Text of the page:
Saturday, January 31, 2009

Pieces of Me: Partner

You are my BBFF (Best Boy Friend Forever).

We are a team. We are very different, but also alike. We both value family, friends, cooking good food, doing meaningful work, and a sense of humor. This is the framework. You are a social butterfly, happy in the center of things; I am more of a hermit, happy to be at home. You can still do great work with many interruptions (self-created or imposed by others); I do better in quiet. You were my hardest knitting student ever, because you wanted to know why and how and what would happen if... I encourage you to make gauge swatches, rip it out and start again, have a pattern and plan. You make beautiful work without any of these things. You relate to historical dates and events in a way that is completely beyond me (in that you can retain them), while I am the prolific reader you will never be able to be. You are the one who has an enormous sense of the possible and I am the one who tells you to say no to more meetings and committees and responsibilities. That you give enough. When you burn out (only occasionally), I try not to say "I told you so." You never show these moments to your colleagues or really anyone else, but I help you pick up your pieces and reassemble them. Mostly, I am impressed with all that you are capable of giving and doing.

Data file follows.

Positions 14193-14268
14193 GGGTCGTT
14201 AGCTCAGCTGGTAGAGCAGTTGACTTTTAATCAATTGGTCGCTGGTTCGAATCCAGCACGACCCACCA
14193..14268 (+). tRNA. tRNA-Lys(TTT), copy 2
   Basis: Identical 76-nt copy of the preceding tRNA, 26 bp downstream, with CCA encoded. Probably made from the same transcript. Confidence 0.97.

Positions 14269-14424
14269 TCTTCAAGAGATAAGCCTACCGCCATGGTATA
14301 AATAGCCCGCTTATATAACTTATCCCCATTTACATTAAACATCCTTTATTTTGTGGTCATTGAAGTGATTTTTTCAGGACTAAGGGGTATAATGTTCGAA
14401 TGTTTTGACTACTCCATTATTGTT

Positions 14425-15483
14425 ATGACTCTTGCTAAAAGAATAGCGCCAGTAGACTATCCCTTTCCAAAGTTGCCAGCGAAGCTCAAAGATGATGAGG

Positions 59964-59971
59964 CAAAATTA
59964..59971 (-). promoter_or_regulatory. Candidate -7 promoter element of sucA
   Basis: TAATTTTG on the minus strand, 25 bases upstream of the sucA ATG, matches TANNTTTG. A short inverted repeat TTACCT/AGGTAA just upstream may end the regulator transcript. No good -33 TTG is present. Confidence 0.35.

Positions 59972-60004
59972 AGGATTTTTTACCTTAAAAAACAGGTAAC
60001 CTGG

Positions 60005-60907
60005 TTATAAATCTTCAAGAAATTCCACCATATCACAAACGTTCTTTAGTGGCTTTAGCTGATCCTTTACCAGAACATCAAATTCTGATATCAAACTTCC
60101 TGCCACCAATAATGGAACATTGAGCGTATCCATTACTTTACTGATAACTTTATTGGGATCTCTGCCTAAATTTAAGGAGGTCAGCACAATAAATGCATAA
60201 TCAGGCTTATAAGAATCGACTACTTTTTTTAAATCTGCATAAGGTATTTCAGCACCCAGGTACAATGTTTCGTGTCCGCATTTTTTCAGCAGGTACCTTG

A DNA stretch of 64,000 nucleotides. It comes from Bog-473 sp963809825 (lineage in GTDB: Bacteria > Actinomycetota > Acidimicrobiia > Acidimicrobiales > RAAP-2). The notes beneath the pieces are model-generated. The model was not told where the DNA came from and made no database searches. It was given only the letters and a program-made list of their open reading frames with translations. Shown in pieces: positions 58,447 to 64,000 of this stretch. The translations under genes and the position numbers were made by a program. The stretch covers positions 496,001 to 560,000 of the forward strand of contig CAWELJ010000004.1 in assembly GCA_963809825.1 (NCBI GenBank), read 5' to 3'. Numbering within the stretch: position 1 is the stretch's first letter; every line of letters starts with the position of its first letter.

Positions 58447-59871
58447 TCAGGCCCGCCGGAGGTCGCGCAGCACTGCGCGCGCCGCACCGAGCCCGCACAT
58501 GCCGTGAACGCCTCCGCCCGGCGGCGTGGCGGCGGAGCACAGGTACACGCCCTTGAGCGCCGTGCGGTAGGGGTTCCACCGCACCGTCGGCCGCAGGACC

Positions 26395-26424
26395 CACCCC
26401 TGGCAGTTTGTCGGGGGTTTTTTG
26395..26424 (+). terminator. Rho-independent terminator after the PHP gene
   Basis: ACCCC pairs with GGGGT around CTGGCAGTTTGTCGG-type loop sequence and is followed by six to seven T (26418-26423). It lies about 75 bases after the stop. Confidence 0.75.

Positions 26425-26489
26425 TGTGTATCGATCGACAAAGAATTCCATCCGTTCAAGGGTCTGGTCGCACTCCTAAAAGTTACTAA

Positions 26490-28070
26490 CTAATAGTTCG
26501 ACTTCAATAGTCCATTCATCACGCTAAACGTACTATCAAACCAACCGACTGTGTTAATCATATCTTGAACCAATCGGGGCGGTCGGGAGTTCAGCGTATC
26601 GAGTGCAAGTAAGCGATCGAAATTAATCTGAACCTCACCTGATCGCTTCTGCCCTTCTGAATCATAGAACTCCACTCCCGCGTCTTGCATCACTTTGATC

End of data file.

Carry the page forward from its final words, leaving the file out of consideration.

I am your proof-reader, your walking dictionary, sometimes your secretary, sometimes your assistant at grading papers. I know you like to eat dessert every night, that you are not bothered by greasiness on your utensil handles, and that you prefer floppy sloppy squishy pillows with feathers.
We agree about how to parent our boys. I am your champion and I am your critic. I will always tell you what I think, especially about your clothing choices (striped vest does not ever go with a striped shirt). The parents of your students remark to me that you always look so dapper at assemblies, and yup, that's me. I am the one who tells you when your pants are not school-worthy anymore. It makes me happy when your car pulls up in the driveway. We don't go to bed mad at each other.

Here is what we said to each other almost ten years ago:

Our friendship is the sacred foundation on which we have built our love.
I will always speak to you as a friend.
I promise to make you laugh and help you laugh at yourself.

I honor your individuality and I respect your opinions and needs
that are different from my own.
I take pride in your accomplishments.

I will challenge you to be your best self.

We are two trees, grown together;